(May 14, 2021) Whether share insurance applies to a credit union share certificate purchased by a limited liability corporation (LLC) depends in part on who owns the funds and whether the LLC is engaged in an “independent activity” other than one solely related to increasing share insurance coverage, NCUA wrote in an April 23 legal opinion letter, but only made public this week.
The letter, addressing “Proposed Capital Markets Funding Program for Credit Unions” and signed by NCUA General Counsel Frank Kressman, summarizes a scenario in which several LLCs purchase share certificates worth a maximum of $250,000, the “standard maximum share insurance amount” (SMSIA) permitted by NCUA’s share insurance regulations, at federally insured credit unions (FICUs) where they are members or are eligible to be members. The letter states that each LLC would be the actual owner of the share certificates they purchase and would not be holding them in any sort of agent, nominee, or custodian capacity.
The NCUA general counsel wrote that share insurance coverage is provided “only to the actual owner of the funds in an account and requires the true owner of the funds to either be a member of the FICU or otherwise eligible to maintain an insured account at the FICU.”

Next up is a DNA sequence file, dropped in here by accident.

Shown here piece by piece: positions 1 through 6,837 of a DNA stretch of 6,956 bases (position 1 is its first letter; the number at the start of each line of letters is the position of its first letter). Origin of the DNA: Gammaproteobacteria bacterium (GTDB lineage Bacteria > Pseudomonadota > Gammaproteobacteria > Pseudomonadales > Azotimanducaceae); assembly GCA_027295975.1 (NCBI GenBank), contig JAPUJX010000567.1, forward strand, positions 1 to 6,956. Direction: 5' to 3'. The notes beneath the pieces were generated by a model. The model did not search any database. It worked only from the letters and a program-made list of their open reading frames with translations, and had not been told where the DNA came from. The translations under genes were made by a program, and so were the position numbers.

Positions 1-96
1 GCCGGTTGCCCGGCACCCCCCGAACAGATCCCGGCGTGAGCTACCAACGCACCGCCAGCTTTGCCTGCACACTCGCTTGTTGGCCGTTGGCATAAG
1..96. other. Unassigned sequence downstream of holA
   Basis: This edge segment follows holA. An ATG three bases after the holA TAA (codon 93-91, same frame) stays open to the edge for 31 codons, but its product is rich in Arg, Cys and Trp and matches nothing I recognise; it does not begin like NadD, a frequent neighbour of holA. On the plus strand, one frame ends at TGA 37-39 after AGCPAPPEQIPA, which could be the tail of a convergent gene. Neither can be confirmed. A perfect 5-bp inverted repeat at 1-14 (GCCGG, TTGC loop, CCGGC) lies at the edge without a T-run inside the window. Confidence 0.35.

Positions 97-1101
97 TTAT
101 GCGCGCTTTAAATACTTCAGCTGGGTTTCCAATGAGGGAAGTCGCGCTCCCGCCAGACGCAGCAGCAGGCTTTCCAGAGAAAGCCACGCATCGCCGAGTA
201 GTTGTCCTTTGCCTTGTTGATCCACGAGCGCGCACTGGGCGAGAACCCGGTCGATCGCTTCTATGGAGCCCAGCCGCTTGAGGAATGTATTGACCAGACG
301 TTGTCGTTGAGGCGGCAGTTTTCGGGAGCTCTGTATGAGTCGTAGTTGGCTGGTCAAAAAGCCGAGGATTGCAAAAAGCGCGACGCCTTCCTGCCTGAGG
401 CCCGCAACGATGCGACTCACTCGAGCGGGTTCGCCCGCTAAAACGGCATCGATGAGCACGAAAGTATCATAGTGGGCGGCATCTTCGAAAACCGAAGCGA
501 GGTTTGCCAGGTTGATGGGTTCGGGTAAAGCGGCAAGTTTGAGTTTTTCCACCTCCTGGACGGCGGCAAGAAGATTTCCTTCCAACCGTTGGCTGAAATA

Additionally, he wrote that the accounts held by a corporation, partnership, or unincorporated association “engaged in any activity other than one directed solely at increasing insurance coverage (that is, an ‘independent activity’) will be insured up to the SMSIA in the aggregate.”
Emphasizing the requirement for ownership of funds, the letter adds that share insurance coverage “is always dependent upon compliance with all applicable requirements of Part 745, including the recordkeeping requirements in § 745.2(c)” of the agency’s rules.
The opinion was sent to Stuart Morrissy of Hogan Lovells US LLP in Washington, D.C.